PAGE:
An insect like a wasp or a water strider can rest atop the water, held up by surface tension. This means that the cohesive force of the water molecules sticking to each other is stronger than the force of the bug being pushed down by gravity. This works because it spreads its weight out over a large surface area (like snowshoes). That creates a slight indentation in the top of the water, changing the direction that the light coming down is refracted and re-directing it slightly sideways (that’s where the bright halos around the dark areas come from). And what’s the absence of light?
Richard Feynman does his best to explain why science, in essence, is a form of art that may be much deeper and more philosophical than simple art itself. By no means am I calling art simple, but I will openly say I have much more respect and interest in scientists than artists, sorry artist friends.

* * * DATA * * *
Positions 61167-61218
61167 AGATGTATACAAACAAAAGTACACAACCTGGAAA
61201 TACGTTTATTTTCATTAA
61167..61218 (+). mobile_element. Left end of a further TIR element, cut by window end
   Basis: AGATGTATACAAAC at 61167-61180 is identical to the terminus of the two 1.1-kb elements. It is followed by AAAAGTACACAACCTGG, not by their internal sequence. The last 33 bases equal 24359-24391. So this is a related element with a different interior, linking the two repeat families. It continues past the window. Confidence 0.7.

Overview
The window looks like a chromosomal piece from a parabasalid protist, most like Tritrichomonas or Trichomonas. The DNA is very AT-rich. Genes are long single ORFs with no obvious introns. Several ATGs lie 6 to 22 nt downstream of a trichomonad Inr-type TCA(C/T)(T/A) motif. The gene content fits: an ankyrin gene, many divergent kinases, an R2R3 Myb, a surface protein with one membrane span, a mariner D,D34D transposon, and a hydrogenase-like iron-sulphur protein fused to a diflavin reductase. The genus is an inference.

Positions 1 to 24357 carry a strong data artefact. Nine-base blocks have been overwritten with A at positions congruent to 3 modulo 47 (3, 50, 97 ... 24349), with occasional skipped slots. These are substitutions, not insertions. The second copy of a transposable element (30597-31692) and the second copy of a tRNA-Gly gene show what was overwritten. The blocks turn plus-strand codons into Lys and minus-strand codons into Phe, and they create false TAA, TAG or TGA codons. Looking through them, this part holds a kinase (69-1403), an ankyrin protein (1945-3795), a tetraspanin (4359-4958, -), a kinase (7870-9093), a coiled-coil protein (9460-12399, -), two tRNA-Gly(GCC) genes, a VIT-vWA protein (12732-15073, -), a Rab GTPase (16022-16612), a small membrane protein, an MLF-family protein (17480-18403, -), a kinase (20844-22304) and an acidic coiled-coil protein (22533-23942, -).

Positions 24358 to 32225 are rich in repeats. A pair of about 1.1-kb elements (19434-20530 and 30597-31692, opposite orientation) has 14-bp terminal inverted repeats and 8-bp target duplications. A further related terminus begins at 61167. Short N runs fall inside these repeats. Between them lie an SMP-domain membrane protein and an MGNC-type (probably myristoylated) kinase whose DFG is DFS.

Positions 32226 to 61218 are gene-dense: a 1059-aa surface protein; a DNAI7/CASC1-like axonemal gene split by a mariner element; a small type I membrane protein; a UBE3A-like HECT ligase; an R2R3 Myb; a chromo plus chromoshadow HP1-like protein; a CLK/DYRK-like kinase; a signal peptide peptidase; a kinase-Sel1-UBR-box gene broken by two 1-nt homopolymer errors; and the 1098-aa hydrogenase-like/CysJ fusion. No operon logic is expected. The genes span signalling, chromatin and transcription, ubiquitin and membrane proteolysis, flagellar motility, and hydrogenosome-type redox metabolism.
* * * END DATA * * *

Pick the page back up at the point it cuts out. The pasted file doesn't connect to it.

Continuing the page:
“I’m not familiar, precisely, with exactly what I said, but I stand by what I said, whatever it was.” -Mitt Romney
“This 80-minute documentary focuses on the growing “wealth gap” in America, as seen through the eyes of filmmaker Jamie Johnson, a 27-year-old heir to the Johnson & Johnson pharmaceutical fortune. Johnson, who cut his film teeth at NYU and made the Emmy®-nominated 2003 HBO documentary Born Rich, here sets his sights on exploring the political, moral and emotional rationale that enables a tiny percentage of Americans – the one percent – to control nearly half the wealth of the entire United States. The film Includes interviews with Nicole Buffett, Bill Gates Sr., Adnan Khashoggi, Milton Friedman, Robert Reich, Ralph Nader and other luminaries.”
This is fantastic and I’ve always wanted someone to do a visualization of ocean currents like this. It’s like Van Gogh… from space. The Scientific Visualization Studio at NASA’s Goddard Space Flight Center created this mesmerizing animation called Perpetual Ocean which visualizes the ocean’s surface currents over a 30-month period between June 2005 and December 2007.